iGEM Marburg 2018: establishing Vibrio natriegens as a chassis for synthetic biology

Imagine a lab where you need twelve hours for a cloning cycle instead of three days. Imagine a lab where you start your culture in the morning and harvest your cells after lunch. Imagine a lab where the time lost waiting for cells to grow is reduced to the absolute minimum.

In the past years almost all processes (e.g. DNA synthesis or sequencing) have become faster, but one aspect is still unchanged: The organism that is used as chassis in the majority of Synbio projects remains Escherichia coli. The iGEM Team Marburg 2018 attempts to shake the fundaments of biological engineering by replacing E. coli with Vibrio natriegens, the fastest growing organism known to date, with a demonstrated doubling time of seven minutes.


The iGEM Team Marburg and their project “Vibrigens - Accelerating Synbio“ aim for the establishment of V. natriegens as the new go-to organism for everyday lab work in both academic and industrial applications. This could improve production output of valuable chemicals and pharmaceuticals and pave the way for a brighter future of research. V. natriegens is very easy for labs to adapt to. It is a non-pathogenic S1 organism, which grows on salt rich standard LB-Medium.

The team is organized in three subgroups: First the strain engineering subgroup will adapt the genome to create the perfect chassis for molecular biology, as has been done with E. coli over the past decades. Strains without nucleases for ideal cloning, others with T7 expression systems and no proteases to express proteins as desired, and many more. These changes shall be done through genome engineering, recombineering and V. natrigens’s exceptional natural competence.

The part-collection subgroup will build the “Vibrigens MoClo toolbox” which will consist of a large number of precisely characterized parts. First experiments showed already, most parts commonly used in E. coli are also functional in V. natriegens. Still, plenty of work is required for the exact characterization of these parts in V. natriegens to achieve the same degree of predictability which is needed for the construction of synthetic regulatory networks or metabolic pathways.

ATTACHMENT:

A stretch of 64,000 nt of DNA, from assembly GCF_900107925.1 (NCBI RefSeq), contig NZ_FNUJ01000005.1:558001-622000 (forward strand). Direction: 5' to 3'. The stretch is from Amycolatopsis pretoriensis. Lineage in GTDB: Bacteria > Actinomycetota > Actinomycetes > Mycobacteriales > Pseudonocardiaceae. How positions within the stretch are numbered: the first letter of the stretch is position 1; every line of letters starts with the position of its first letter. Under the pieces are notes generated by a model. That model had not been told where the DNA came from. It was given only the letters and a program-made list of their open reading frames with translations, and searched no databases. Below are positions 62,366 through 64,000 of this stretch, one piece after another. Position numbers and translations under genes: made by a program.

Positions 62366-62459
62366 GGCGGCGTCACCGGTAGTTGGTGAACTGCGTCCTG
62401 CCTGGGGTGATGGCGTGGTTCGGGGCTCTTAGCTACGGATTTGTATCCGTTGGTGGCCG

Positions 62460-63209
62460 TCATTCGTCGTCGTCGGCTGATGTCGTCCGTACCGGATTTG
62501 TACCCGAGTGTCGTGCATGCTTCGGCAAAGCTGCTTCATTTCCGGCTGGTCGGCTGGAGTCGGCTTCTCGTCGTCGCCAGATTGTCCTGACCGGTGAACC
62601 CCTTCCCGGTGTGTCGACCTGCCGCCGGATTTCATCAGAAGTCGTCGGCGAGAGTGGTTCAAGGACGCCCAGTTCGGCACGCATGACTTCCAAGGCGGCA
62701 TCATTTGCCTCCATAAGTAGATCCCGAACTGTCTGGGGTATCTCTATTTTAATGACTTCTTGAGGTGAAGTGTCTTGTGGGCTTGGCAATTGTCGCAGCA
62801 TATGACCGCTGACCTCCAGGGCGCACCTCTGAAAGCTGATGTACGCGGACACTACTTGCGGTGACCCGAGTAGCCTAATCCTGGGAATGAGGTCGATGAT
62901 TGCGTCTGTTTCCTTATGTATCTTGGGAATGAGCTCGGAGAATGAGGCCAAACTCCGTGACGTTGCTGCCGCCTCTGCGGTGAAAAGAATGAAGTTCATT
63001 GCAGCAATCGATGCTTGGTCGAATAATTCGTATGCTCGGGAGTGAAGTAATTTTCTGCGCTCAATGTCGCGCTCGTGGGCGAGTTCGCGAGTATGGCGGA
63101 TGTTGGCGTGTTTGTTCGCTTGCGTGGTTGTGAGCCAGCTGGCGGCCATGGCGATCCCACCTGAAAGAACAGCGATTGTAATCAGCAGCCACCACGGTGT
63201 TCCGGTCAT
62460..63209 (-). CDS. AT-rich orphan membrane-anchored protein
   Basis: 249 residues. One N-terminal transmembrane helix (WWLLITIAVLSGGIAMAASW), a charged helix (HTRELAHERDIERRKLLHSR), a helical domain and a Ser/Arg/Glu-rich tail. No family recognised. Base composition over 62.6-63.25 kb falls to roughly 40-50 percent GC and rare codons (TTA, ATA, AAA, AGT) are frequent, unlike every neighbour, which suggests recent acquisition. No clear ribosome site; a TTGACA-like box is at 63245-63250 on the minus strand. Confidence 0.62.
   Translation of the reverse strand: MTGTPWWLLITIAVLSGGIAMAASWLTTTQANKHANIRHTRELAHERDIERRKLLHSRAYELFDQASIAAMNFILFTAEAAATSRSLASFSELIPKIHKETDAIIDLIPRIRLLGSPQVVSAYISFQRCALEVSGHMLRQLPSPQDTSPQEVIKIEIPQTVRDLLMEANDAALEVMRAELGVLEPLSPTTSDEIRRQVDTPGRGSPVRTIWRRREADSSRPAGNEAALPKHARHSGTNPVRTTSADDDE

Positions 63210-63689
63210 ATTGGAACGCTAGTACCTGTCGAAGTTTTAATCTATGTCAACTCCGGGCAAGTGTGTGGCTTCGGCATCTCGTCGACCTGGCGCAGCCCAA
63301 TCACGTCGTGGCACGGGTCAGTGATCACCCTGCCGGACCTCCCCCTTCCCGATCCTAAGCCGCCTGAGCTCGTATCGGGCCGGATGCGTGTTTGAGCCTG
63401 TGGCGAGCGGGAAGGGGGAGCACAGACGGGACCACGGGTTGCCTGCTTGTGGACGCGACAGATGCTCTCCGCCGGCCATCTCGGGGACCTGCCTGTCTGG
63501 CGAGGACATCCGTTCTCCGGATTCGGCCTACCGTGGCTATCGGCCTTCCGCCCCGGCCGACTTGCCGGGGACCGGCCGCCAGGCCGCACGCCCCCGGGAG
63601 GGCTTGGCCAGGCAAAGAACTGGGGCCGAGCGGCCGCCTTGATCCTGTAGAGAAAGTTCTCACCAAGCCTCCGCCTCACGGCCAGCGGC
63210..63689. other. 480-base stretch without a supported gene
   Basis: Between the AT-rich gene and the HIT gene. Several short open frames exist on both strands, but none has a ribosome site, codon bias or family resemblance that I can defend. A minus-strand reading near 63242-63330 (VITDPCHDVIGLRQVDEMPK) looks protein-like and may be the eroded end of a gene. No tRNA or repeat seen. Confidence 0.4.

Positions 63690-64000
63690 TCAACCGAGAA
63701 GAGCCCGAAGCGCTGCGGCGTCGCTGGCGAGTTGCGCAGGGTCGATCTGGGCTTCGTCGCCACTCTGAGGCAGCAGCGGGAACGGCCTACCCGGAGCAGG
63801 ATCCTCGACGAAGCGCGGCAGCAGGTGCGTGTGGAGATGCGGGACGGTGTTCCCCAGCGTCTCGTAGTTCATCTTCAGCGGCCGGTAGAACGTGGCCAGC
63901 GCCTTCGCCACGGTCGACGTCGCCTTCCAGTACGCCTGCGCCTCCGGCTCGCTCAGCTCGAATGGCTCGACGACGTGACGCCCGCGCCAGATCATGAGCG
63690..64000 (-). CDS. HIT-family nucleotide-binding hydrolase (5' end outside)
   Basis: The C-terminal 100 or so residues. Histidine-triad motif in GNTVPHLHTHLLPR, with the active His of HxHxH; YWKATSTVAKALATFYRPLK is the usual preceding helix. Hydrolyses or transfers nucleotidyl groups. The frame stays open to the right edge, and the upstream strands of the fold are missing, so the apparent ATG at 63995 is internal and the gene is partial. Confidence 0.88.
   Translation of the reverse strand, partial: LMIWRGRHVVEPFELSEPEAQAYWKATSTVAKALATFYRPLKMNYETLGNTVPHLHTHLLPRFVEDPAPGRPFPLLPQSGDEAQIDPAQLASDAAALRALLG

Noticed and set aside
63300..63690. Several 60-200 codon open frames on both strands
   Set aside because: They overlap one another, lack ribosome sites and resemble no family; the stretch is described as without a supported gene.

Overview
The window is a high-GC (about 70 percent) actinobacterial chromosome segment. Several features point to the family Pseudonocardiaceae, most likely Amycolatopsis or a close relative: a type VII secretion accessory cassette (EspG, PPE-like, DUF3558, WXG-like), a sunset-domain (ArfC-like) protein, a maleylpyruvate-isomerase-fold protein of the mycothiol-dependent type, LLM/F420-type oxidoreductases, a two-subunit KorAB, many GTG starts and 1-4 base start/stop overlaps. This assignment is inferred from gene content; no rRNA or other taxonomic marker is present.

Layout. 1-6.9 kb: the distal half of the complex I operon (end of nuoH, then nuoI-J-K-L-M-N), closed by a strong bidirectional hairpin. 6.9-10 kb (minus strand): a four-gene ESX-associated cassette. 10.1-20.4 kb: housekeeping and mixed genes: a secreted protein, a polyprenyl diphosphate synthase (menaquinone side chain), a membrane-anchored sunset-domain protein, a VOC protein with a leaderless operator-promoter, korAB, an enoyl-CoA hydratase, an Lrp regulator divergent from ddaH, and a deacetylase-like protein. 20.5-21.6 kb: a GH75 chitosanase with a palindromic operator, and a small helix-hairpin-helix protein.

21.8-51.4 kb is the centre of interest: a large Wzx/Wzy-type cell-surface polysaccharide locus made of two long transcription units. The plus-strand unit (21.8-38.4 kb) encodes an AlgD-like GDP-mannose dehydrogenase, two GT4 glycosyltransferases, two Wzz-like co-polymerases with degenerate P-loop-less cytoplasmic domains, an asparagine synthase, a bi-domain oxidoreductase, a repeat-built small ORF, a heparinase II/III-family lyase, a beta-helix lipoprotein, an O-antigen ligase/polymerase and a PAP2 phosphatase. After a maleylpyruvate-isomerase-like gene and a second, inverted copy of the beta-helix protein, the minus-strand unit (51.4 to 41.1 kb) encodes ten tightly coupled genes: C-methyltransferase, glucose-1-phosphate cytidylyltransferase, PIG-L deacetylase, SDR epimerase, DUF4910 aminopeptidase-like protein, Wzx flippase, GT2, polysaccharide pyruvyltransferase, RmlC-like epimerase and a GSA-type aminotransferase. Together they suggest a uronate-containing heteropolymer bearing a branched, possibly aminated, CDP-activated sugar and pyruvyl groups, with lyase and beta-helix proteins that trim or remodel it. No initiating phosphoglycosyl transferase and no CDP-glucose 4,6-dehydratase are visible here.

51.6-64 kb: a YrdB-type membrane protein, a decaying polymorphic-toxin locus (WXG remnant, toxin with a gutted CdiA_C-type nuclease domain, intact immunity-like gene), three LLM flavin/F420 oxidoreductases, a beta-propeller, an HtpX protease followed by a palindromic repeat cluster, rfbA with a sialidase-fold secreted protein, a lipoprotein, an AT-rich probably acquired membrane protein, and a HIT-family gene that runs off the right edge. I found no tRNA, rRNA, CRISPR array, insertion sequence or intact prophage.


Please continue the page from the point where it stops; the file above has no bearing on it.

Finally, the Metabolic Engineering subgroup will implement the first heterologous pathway into Vibrio natriegens, producing 3-Hydroxypropionic acid (3-HPA) one of the twelve most important bio-based chemicals needed to reduce dependence on fossil fuel. There is also another, theoretical pathway, which is the most efficient 3HPA-pathway. Because there is no known enzyme for the last reaction, it has never been tested in vivo, but that can be changed. The team will try to build multiple suitable enzymes by calculating the binding pocket for the substrate and subsequently expanding the protein structure until the whole enzyme is built. After testing these enzymes, the pathway can be perfected at a fast pace because biosensors will be established to translate product concentration into a measurable fluorescent output.

In their project “Vibrigens - Accelerating Synbio“ , Marburg's iGEM team is going to combine the fastest cloning methods available with the fastest growing organism Vibrio natriegens optimized for the needs of the community and to show its usefulness by producing 3-Hydroxypropionic acid.

In addition to their ambitious scientific project, iGEM Marburg will be hosting the German iGEM Meetup (22nd - 24th) in collaboration with iGEM Bielefeld and the GASB. This meetup will give all german iGEM teams a platform to reach out for collaborations and to present preliminary results of their projects.


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